Jed Mercurio’s television series BBC Bodyguard has been a runaway hit. The political drama, which features a government grappling with an increased terror threat in the UK, has attracted over seven million viewers during its Sunday evening slot.
It’s not just the political intrigue and gripping action scenes that have pulled us in, though. Bodyguard raises important questions about the tension between national security and our rights to privacy and freedom of expression.
Don’t worry, this is a spoiler free zone.
What’s the story?
Troubled police offer and war veteran David Budd (Richard Madden) is assigned to protect controversial Home Secretary Julia Montague (Keeley Hawes), who is intent on introducing more stringent surveillance and investigatory powers for national security.
The political action centres on Montague’s efforts to introduce a new bill focused on increased state surveillance, the Regulation of Investigatory Powers Act (RIPA 18).
Bodyguard has caught flak from viewers for being unrealistic. Real-life bodyguards who work on personal protection details have pointed out a number of mistakes Budd makes in protecting the Home Secretary while other viewers have taken to Twitter to complain (bizarrely) about the number of women in positions of seniority in politics and in the police and, erm, the fact that the train where Budd confronts the suicide bomber in episode one is scheduled to arrive on time into London Euston.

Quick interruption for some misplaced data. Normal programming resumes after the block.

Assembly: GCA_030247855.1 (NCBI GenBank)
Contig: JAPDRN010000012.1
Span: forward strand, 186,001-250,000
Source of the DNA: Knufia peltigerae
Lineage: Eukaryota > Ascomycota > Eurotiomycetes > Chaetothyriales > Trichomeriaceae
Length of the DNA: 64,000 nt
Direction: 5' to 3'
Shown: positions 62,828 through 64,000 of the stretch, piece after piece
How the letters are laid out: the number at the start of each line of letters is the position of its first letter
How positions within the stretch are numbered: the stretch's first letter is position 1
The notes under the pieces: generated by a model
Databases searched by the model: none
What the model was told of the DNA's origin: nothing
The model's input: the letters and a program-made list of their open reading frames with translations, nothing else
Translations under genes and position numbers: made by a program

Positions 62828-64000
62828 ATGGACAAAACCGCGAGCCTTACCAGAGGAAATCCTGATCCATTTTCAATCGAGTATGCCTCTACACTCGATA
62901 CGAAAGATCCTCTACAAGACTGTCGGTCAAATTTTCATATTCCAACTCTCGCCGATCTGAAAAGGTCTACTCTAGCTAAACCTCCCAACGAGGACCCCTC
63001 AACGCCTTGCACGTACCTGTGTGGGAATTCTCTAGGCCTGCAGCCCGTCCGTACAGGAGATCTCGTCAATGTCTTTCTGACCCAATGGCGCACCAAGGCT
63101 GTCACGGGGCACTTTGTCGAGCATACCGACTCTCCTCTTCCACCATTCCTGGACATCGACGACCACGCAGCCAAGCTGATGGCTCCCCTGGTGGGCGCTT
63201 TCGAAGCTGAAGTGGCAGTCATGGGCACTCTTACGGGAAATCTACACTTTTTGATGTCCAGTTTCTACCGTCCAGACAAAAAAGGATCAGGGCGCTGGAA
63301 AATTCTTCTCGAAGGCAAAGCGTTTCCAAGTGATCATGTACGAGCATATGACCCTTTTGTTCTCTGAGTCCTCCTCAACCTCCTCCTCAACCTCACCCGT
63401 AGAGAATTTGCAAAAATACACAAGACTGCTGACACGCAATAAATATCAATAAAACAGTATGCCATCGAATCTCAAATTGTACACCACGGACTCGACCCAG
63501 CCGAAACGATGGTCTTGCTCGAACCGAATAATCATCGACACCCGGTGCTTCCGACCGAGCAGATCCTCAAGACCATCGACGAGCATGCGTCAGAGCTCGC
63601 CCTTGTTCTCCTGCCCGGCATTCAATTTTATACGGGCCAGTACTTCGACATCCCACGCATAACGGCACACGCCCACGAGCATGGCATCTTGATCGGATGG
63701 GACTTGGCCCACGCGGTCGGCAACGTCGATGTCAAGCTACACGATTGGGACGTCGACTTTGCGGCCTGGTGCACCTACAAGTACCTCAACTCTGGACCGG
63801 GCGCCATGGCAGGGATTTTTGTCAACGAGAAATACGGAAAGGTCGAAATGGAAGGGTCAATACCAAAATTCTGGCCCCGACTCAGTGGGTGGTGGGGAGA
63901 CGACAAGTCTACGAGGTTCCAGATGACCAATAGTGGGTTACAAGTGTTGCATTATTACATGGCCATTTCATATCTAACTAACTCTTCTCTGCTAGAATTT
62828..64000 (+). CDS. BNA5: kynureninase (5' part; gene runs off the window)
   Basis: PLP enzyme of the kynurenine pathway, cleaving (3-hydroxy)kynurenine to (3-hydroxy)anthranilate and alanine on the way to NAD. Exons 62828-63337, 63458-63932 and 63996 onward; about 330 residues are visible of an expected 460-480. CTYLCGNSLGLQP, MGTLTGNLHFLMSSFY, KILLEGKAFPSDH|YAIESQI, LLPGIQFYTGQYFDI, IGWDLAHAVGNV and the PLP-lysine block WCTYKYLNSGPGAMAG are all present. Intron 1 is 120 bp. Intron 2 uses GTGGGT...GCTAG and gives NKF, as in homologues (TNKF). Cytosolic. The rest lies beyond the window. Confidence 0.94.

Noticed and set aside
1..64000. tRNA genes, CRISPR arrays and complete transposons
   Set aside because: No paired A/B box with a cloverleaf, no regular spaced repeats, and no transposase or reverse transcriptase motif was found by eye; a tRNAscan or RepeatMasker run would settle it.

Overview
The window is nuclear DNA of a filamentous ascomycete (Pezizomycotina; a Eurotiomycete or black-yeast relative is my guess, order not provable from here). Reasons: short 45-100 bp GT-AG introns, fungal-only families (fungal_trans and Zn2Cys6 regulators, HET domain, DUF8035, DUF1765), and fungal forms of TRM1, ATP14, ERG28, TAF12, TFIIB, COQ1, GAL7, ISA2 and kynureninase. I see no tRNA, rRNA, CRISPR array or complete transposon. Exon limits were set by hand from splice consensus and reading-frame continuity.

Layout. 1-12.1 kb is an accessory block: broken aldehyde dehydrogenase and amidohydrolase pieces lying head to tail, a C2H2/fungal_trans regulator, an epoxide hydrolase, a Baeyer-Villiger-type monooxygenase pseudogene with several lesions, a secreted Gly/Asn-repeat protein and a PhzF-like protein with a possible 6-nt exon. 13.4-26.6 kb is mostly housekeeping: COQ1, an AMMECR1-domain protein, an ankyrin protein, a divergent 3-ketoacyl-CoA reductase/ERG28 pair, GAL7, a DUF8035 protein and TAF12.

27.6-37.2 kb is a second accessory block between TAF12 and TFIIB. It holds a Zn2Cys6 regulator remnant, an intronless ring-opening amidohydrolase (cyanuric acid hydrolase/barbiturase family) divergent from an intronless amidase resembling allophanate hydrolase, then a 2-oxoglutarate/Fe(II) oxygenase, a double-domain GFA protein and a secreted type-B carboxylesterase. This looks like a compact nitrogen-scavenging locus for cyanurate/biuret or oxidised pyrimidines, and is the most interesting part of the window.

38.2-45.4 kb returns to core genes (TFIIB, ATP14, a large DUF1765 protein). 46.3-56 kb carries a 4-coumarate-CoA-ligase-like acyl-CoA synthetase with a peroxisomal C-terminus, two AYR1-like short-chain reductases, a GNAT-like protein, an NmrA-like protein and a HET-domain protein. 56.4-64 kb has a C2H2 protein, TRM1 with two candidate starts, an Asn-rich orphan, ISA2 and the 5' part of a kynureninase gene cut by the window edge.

But there are also parts of the show which hit too close to home. A divided government, a raised threat of domestic terrorism, and heightened security and surveillance are all issues we’ve seen grabbing the headlines recently.
What do we know about the fictional RIPA 18?
We don’t know much about the actual content of Julia Montague’s proposed bill, but it’s clear that she believes firmly increased surveillance is the only way to combat, “the greatest threat to our national security since the Cold War.”
It’s likely that the bill will introduce new powers of monitoring and collecting data on internet usage. She asks her parliamentary aides for statistics on internet searches for jihadist propaganda, and during a House of Commons debate, argues the security services need to be able to examine a thousand online accounts in order to find the one that poses a threat.
We also know that she wants it to be applied retrospectively – in a snippet of a television appearance we hear her say that information obtained before it becomes law will be admissible in court.
We’re not after you if you type into your search engine B-O-O-B-S. But we ought to know if you type B-O-M-B.
Home Secretary Julia Montague
Not everyone feels the same. Opponents call it a “Snooper’s Charter” and argue that it infringes civil liberties. In the House of Commons debate, the leader of the opposition criticises the “private lives of millions of law abiding citizens” being made available to security and intelligence agencies.
When she arrives to give a keynote address on the bill, she is met by hundreds of protesters chanting “RIPA 1-8, no police state”.
This Act regulates the manner in which public bodies can conduct surveillance and access people’s communication – including, in some circumstances, mass surveillance.